Passing Fiction Off As News

A lot of people have lost faith in the mainstream media as a source of information. Many of my friends have cancelled their subscriptions to various newspapers. So what is going on? The Internet has given people a chance to do their own research and draw their own opinions. One example of media hype of something that is questionable at best is the way the media has handled the concept of man-made global warming. Despite little scientific evidence to support the claim, our government is shutting down power plants, causing the price of utilities to rise, and trying to control the lives of the American people in ways our founding fathers never intended.

Yesterday John Hinderaker at Power Line posted an article with a graph showing the difference between actual global temperatures and what global warming proponents have predicted in the past.

The article reports:

The Science and Environmental Policy Project does a good job of explaining this fundamental point in its Climate Fears and Finance:

By far, the most rigorous, comprehensive data on global temperatures come from satellite measurements of the atmosphere (mid-troposphere), which is where the greenhouse effect takes place. The measurements started in December 1978 and the temperature estimates are calculated by two independent groups, who closely agree. These data are independently supported by four sets of direct temperature measurements from weather balloons. …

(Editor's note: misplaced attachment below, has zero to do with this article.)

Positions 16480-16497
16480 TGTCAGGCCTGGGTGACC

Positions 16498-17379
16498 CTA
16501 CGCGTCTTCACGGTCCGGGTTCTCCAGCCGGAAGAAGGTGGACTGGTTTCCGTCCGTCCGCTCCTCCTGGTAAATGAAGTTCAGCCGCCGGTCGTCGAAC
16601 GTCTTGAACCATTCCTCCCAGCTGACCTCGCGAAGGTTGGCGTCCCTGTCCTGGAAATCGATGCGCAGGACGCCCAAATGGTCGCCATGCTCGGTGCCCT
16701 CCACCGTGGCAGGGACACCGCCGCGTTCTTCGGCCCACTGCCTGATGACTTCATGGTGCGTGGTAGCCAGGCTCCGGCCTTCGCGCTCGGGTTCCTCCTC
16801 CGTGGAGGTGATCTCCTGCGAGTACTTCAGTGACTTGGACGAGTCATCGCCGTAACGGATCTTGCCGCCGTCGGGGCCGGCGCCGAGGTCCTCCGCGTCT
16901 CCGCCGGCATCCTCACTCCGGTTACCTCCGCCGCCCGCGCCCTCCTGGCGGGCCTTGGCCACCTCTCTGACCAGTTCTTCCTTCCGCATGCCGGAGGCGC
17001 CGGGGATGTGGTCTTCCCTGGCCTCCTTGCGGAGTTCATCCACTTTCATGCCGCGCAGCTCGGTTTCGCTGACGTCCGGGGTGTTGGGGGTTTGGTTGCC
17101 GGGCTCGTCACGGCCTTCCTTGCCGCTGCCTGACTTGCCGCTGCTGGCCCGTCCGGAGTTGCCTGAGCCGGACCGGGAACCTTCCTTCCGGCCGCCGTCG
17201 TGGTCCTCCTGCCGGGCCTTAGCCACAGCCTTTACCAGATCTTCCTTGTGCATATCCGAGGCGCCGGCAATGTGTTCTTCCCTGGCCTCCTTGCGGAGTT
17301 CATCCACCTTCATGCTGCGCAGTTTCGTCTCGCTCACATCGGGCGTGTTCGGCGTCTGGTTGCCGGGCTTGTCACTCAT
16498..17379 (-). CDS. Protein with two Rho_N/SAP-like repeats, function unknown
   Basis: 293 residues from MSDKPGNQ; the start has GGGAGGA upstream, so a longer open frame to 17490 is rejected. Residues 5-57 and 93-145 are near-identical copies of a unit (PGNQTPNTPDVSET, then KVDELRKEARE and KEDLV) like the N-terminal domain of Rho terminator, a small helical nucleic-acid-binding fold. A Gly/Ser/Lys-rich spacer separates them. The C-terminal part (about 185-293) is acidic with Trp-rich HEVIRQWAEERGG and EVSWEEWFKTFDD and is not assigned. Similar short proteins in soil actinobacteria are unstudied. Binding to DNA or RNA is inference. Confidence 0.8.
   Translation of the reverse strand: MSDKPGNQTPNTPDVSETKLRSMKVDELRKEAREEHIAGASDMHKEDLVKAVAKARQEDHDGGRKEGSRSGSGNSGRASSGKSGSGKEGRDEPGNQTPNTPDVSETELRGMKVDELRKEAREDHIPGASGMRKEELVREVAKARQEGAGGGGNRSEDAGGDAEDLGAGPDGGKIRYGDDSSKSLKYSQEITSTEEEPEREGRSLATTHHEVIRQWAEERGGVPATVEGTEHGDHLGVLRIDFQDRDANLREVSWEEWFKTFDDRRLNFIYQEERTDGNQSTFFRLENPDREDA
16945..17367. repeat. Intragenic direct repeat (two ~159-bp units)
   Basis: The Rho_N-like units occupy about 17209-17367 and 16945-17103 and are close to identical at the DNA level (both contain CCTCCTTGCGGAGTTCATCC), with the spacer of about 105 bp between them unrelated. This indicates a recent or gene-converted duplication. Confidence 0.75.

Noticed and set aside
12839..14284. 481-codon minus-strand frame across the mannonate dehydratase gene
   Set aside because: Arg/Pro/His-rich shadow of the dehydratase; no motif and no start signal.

We can see below the direct comparison between 102 model runs and observations.

Screen Shot 2014-09-07 at 9.22.08 PM

The differences in the data are obvious. So why are many journalists and people in power trying to convince us that man-made global warming is real? Follow the money. I posted an article in 2010 ( about the Chicago Climate Exchange (CCX). This was a carbon credit exchange heavily invested in by many political leaders. When cap and trade legislation was defeated, the CCX went out of business and many political leaders lost money. Unfortunately, the people we send to Congress are not always looking out for our interests.